Ninety-eight percent of high school seniors couldn’t explain Brown v. Board of Education on the National Assessment of Educational Progress exam, according to the Boston-based Pioneer Institute. States should require students to pass a U.S. history exam “with a strong focus on the founding documents” to earn a high school diploma, argues a new Pioneer report.
States, perhaps with federal help, would have to set aside funding for high-quality training in “the teaching of rigorous academic content,” the report adds. “Administrators should focus their hiring on teachers with strong content knowledge,” rather than familiarity with “the latest pedagogical techniques.”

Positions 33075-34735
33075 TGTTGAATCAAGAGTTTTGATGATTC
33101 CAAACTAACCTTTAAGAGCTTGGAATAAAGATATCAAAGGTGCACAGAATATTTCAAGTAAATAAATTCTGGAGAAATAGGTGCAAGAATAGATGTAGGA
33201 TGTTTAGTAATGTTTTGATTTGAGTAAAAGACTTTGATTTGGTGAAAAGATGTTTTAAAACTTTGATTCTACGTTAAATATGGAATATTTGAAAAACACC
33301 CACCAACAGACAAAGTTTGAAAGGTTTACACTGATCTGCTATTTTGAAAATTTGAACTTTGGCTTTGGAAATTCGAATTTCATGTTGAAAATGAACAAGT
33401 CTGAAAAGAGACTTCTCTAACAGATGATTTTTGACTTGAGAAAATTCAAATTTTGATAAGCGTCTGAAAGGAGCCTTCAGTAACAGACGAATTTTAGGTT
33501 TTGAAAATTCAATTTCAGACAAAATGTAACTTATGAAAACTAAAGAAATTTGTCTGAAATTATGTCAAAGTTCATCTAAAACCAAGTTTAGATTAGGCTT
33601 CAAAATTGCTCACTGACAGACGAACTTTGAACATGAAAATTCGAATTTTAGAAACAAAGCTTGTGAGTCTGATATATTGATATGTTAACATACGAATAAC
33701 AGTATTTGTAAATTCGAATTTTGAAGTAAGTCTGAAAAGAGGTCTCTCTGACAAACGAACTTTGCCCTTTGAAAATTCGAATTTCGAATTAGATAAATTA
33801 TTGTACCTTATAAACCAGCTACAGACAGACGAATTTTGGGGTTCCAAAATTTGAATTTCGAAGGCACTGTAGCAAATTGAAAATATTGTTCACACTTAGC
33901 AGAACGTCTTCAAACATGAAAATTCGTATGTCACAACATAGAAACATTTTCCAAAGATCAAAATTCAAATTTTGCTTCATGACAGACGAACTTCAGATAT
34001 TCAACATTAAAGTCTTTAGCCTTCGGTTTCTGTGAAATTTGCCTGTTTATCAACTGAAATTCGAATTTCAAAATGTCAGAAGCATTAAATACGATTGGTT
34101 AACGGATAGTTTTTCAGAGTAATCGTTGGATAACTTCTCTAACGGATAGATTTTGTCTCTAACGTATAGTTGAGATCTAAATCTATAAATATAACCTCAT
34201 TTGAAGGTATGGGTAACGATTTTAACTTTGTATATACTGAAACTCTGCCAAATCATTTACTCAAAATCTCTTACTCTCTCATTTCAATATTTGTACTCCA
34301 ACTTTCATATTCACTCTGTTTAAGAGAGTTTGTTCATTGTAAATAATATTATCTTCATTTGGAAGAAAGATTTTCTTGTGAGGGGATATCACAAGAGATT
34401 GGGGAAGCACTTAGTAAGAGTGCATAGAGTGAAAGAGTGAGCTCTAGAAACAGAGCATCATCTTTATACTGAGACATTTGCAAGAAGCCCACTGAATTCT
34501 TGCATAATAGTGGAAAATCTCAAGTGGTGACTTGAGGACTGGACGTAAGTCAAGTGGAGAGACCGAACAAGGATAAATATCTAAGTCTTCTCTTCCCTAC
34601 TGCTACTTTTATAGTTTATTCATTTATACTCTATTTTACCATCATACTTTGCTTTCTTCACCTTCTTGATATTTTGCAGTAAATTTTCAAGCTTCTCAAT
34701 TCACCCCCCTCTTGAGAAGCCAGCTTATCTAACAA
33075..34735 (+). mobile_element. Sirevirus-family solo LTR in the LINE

Trendy education ideas, such as “21st century skills” and “authentic learning,” focus on showing students “how the issue they are studying either reflects or will impact the life they live now,” the authors write.
The idea that the purpose of education, let alone history education, is to remove a student from the here and now and to get them to understand ideas and worlds beyond their immediate interests is anathema to proponents of today’s trendy reform ideas.
“The stories of the past – be it about the rise and fall of Napoleon, the march of Alexander the Great across Asia, or the rise and ideas of businessmen such as John D. Rockefeller – are intrinsically fascinating,” they write, not just “for what lessons their stories can offer us today.”